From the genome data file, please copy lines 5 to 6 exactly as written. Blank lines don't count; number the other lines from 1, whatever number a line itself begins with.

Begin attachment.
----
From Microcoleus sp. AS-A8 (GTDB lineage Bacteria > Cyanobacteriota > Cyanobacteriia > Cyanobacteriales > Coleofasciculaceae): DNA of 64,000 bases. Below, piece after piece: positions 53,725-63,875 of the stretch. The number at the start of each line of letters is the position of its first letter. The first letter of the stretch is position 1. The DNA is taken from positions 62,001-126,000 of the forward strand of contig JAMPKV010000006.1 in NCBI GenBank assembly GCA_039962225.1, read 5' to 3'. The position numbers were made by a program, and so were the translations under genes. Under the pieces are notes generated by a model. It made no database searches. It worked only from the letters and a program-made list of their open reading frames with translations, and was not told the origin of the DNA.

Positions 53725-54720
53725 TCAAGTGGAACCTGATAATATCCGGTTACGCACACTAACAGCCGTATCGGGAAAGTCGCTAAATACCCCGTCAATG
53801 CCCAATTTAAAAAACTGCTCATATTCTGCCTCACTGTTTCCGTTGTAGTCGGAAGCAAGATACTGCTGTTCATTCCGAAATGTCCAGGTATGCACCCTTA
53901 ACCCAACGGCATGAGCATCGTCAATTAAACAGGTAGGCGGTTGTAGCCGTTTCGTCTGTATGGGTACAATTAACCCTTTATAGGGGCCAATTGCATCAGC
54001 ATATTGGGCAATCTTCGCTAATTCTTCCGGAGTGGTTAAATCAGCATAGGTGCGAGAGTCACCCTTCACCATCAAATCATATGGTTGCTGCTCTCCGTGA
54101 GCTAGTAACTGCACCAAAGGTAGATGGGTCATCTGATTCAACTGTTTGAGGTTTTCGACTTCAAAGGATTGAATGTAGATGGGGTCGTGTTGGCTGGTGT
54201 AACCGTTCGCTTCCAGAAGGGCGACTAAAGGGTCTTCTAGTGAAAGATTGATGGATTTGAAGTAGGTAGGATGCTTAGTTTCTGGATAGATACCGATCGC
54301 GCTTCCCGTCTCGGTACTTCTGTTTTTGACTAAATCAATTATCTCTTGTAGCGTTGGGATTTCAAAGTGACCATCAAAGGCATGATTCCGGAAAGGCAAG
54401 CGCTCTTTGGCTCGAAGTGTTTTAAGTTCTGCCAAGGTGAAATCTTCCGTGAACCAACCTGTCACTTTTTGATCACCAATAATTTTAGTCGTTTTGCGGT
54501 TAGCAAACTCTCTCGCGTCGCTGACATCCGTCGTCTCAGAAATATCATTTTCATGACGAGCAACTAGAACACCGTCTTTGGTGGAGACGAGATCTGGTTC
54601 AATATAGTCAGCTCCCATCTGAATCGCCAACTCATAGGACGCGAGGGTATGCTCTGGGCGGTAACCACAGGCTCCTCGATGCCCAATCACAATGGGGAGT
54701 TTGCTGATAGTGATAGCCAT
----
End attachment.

53901 ACCCAACGGCATGAGCATCGTCAATTAAACAGGTAGGCGGTTGTAGCCGTTTCGTCTGTATGGGTACAATTAACCCTTTATAGGGGCCAATTGCATCAGC
54001 ATATTGGGCAATCTTCGCTAATTCTTCCGGAGTGGTTAAATCAGCATAGGTGCGAGAGTCACCCTTCACCATCAAATCATATGGTTGCTGCTCTCCGTGA